If what the Omaha World-Herald says is true, 16-year-old Julia Sullivan "likes to dance [and] wants to get people excited for games." Following those passions, she tried out to join her friends on the cheerleading squad not once, not twice, but three times.
She took dance lessons for 10 years, sitting on the floor, placing shoes on her arms and tapping out rhythms on the floor. For cheerleading, she sits in her wheelchair to spin and dance.
Alas, the girl born without legs or arms below the elbow missed the cut each time. What her parents saw were "scoring errors" that keep the handicapped at a disadvantage. They, and an attorney citing the Americans With Disabilities Act, aired their grievance with the School Board this week, asking it to "adopt policies specifying that such discrimination won't be tolerated and that the district will make accommodations to avoid it."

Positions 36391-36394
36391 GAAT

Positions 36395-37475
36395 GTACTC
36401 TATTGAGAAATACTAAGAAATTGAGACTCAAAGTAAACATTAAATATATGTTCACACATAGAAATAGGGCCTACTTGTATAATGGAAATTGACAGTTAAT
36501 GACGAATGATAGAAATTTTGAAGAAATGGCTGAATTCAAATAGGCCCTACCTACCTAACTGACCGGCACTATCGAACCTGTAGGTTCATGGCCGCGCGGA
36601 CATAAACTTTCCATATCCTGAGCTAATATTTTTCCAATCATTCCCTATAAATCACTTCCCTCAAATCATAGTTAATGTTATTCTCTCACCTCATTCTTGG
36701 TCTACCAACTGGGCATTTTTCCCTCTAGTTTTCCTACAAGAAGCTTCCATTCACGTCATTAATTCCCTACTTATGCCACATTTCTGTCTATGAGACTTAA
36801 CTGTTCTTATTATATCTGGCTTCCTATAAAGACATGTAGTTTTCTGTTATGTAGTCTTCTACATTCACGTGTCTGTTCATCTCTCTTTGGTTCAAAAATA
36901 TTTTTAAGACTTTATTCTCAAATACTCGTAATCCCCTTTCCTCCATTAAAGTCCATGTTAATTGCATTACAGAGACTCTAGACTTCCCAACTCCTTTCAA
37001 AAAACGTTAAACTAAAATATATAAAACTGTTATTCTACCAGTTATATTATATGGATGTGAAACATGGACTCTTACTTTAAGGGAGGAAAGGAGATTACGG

Well, the board came from behind closed doors and declared they weren't going to hear said grievances. Superintendent Damon McDonald said accommodations "would fundamentally alter the cheerleading program."
"We would agree that there are some activities such as football where the ability to run and tackle are fundamental to the sport," Kevin Schneider, a Lincoln attorney representing the Sullivans, said. "Making reasonable accommodations and modifications for cheerleading are not fundamental in that same way." ...
Julia wants people to recognize that she can do it. "They haven't seen me," she said. "They just have it in their mind that I can't do it."
Cheerleading case stirs up dispute [Omaha Herald-World]